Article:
We got there and had to wait for what seemed like forever to be told if our little girl was still alive – it was heartbreaking. After a while we got the amazing news that she was safe but still very poorly and told the next 24 hours would be a scary time."
Held her hand and willed her to fight
“We sat round our baby’s bed in intensive care with so many wires coming out of her and beeping machines. We held her hand and willed her to fight and get better. The next day we got the news confirming that Millie was suffering from a bad strain of meningococcal septicaemia and they were treating her with strong antibiotics.
They said if I hadn't taken her in when I did she would have died.
Millie stayed in intensive care for six days I think (it's all a bit of a blur!) and the doctors and nurses gave her one to one care, 24 hours a day. They were amazing. They managed to get a room for me and my husband at the Ronald McDonald hotel across the road which meant we could be with her every day and not have to leave. Our family looked after our older girls.
The days passed, Millie improved and we got the amazing news that she was well enough to take her tube out and wake her up. It took her a while to come round and she looked unrecognisable because she was so inflated from all the fluid her body needed."
The best hug I’ve ever had
“She nearly lost her hands and feet but they managed to save them. That first hug I got from her was the best hug I’ve ever had. Millie was soon well enough to leave intensive care and go on the children's ward. She had a few problems like pneumonia, but they found it quickly and got her fixed up. After a week at Manchester Hospital we were told she was well enough to go back to Stepping Hill and we knew that we were one step closer to taking her home.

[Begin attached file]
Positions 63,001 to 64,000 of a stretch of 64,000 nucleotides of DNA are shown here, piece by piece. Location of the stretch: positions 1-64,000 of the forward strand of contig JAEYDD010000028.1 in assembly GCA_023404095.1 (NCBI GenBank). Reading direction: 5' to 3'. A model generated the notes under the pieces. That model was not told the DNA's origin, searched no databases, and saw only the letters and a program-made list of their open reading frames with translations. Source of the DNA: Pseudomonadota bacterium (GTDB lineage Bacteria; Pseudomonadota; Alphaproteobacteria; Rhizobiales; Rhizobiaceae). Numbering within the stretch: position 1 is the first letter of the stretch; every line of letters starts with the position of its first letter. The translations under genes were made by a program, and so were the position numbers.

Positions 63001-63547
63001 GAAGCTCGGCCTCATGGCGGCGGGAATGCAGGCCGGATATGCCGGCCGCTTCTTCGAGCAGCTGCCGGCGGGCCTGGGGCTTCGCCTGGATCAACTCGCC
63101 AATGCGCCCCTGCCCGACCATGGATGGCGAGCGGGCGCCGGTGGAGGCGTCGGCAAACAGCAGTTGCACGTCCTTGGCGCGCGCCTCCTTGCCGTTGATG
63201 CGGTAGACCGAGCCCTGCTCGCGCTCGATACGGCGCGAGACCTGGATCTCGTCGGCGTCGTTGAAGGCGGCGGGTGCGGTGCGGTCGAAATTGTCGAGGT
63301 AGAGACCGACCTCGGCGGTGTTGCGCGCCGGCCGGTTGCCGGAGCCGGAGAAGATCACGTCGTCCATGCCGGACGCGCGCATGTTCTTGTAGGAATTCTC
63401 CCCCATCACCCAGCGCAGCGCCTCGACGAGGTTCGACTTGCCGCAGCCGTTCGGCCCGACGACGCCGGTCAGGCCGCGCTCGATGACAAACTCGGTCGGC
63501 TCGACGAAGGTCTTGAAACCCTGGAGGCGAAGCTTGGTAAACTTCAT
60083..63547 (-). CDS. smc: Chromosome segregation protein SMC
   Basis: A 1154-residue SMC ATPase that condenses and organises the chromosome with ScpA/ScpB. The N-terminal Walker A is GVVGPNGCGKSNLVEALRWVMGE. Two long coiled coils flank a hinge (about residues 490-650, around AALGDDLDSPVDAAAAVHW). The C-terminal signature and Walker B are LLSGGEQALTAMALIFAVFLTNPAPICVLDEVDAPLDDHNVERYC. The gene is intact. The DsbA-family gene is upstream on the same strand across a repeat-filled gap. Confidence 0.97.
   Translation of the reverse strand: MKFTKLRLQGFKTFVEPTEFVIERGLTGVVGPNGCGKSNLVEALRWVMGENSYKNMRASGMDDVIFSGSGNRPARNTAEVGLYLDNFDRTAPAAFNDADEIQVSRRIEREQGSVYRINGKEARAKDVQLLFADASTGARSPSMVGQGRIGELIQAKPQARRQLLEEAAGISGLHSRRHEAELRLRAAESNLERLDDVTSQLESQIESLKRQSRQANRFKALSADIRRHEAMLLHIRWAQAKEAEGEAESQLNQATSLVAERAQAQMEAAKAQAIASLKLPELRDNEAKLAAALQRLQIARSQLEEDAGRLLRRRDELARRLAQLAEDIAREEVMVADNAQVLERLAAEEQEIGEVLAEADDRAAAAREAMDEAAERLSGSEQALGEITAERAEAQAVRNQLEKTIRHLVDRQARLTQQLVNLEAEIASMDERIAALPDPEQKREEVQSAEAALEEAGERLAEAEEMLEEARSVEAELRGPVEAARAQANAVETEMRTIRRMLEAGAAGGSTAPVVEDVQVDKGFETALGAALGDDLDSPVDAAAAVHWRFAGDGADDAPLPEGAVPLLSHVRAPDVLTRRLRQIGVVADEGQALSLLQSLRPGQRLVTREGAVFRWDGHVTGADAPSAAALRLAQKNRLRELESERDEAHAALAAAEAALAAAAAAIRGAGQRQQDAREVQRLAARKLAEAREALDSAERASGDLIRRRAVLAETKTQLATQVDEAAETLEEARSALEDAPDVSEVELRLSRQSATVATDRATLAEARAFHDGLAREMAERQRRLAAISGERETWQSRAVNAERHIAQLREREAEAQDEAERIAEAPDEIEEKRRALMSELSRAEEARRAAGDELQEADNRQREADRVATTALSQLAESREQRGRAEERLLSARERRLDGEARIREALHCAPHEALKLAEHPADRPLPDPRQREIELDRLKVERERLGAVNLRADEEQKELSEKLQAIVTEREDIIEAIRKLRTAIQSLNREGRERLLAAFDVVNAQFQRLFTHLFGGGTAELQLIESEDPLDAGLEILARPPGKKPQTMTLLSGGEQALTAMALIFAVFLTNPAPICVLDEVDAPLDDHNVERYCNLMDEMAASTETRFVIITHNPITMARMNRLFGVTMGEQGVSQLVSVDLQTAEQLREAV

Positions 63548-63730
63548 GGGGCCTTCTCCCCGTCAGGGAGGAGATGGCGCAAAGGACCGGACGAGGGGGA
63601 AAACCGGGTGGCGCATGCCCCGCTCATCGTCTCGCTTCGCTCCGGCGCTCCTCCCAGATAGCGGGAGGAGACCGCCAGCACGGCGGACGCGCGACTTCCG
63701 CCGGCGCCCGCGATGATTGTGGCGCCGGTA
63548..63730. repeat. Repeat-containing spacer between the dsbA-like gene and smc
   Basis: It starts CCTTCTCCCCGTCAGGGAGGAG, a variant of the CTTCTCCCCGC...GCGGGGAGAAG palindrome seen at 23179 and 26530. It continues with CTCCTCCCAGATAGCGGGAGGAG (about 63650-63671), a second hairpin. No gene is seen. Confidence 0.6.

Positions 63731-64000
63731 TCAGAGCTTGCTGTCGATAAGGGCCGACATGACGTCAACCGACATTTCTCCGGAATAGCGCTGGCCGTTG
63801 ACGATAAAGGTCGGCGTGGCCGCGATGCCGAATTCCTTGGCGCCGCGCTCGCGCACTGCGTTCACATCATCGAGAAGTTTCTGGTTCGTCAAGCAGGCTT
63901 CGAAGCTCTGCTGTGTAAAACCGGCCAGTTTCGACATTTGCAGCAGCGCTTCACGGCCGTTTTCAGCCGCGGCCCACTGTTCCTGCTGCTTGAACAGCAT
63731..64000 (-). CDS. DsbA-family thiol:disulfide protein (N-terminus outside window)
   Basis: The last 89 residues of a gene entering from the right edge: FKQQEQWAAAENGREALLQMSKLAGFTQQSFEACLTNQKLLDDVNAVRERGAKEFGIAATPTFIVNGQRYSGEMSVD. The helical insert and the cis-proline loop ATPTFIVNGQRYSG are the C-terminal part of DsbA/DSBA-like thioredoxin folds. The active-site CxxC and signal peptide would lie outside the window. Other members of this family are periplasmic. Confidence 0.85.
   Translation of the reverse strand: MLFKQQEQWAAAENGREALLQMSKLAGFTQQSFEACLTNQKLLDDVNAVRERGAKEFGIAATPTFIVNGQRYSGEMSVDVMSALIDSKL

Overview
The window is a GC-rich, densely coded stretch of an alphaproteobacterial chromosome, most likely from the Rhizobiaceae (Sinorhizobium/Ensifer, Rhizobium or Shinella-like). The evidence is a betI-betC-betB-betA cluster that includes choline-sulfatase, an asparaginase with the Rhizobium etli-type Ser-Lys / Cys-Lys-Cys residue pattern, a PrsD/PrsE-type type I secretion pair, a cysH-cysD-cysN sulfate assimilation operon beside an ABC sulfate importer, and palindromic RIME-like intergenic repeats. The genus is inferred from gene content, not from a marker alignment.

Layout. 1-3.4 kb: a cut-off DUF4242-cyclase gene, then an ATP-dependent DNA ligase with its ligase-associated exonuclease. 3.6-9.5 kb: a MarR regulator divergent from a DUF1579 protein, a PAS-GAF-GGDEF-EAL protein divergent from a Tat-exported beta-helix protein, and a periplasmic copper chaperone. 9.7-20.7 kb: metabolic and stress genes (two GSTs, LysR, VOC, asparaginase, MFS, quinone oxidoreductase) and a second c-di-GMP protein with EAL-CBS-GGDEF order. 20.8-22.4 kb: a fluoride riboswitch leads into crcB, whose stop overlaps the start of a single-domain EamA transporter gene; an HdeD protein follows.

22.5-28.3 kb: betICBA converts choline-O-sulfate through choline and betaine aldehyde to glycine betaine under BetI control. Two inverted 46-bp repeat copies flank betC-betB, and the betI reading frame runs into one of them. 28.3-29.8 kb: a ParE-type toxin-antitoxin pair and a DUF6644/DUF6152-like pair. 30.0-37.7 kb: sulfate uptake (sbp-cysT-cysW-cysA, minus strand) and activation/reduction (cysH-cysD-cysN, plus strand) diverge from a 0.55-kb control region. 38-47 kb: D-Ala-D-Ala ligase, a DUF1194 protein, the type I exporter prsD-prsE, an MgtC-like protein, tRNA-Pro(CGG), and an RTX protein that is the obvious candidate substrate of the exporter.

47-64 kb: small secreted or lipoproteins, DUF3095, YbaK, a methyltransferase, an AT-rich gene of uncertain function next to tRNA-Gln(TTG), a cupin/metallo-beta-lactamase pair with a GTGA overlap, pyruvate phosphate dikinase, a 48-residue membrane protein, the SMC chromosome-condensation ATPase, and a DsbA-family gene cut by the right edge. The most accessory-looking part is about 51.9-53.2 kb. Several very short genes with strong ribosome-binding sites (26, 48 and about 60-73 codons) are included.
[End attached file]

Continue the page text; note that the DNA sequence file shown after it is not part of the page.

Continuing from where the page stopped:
She had come so far in just one week - I couldn't believe how strong she had been fighting the disease. Slowly but surely we were starting to get the old happy, smiley Millie back.
All the staff at Stepping Hill welcomed us back with open arms and were so happy to see Millie - it was amazing. After the longest 10 days we could finally take her home and re unite her with her big sisters, who were thrilled to have her home safe and well."
Healthy, happy and active
“Millie is now a healthy, happy, active 2-year- old. She has regular check-ups at the hospital and they are so impressed with her recovery - she hasn't any obvious after-affects. You would never know looking at her now that she was so poorly. I’m sharing Millie's story in the hope that people read it and it helps raise awareness of this awful disease. I had never heard of it before and I had no clue of the signs and symptoms. Millie did get a rash but it only came out when we got to Manchester Hospital and she was already getting treatment.
We couldn't be more grateful to have our Millie Moo happy and healthy; we can’t imagine life without her.
I’m really grateful to Meningitis Now who helped me to get over the ordeal of seeing my daughter so ill and providing me with information, advice and counselling.”